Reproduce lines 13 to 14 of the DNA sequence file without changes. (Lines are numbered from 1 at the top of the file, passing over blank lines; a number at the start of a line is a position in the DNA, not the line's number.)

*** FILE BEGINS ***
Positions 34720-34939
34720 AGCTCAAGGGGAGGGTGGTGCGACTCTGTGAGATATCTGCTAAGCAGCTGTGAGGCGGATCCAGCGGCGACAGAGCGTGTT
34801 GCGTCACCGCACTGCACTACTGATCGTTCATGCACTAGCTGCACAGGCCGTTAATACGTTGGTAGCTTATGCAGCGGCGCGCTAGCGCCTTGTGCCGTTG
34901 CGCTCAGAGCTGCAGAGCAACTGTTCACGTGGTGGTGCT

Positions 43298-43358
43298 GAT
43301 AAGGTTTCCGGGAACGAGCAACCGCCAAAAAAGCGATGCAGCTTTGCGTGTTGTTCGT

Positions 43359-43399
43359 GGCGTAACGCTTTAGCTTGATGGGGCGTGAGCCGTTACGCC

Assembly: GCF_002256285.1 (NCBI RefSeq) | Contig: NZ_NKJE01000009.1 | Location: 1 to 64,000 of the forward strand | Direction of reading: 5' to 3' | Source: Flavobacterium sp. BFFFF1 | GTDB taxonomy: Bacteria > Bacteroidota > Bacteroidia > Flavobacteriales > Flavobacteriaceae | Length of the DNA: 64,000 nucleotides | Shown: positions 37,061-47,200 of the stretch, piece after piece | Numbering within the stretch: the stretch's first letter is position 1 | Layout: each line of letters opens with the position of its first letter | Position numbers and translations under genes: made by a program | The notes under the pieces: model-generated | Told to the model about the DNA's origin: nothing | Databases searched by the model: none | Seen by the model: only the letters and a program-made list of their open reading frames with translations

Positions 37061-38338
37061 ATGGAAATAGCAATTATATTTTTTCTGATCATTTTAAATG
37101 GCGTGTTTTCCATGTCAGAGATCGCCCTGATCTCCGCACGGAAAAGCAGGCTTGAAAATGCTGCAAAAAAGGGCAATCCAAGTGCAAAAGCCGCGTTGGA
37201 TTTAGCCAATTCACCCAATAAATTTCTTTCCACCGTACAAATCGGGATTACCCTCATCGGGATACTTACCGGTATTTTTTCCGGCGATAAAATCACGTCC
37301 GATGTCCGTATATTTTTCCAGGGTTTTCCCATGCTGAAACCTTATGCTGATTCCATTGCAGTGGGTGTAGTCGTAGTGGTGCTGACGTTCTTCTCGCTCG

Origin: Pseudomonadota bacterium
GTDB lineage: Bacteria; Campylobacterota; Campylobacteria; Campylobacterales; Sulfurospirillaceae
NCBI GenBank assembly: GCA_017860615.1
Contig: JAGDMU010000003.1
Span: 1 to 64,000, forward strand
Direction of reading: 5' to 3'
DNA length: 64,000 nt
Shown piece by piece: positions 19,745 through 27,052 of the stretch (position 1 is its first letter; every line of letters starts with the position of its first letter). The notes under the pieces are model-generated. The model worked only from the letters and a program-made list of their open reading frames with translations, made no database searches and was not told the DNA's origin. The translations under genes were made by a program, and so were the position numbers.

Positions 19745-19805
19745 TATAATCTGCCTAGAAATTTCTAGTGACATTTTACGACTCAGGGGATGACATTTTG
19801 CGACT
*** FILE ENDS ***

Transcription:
37101 GCGTGTTTTCCATGTCAGAGATCGCCCTGATCTCCGCACGGAAAAGCAGGCTTGAAAATGCTGCAAAAAAGGGCAATCCAAGTGCAAAAGCCGCGTTGGA
37201 TTTAGCCAATTCACCCAATAAATTTCTTTCCACCGTACAAATCGGGATTACCCTCATCGGGATACTTACCGGTATTTTTTCCGGCGATAAAATCACGTCC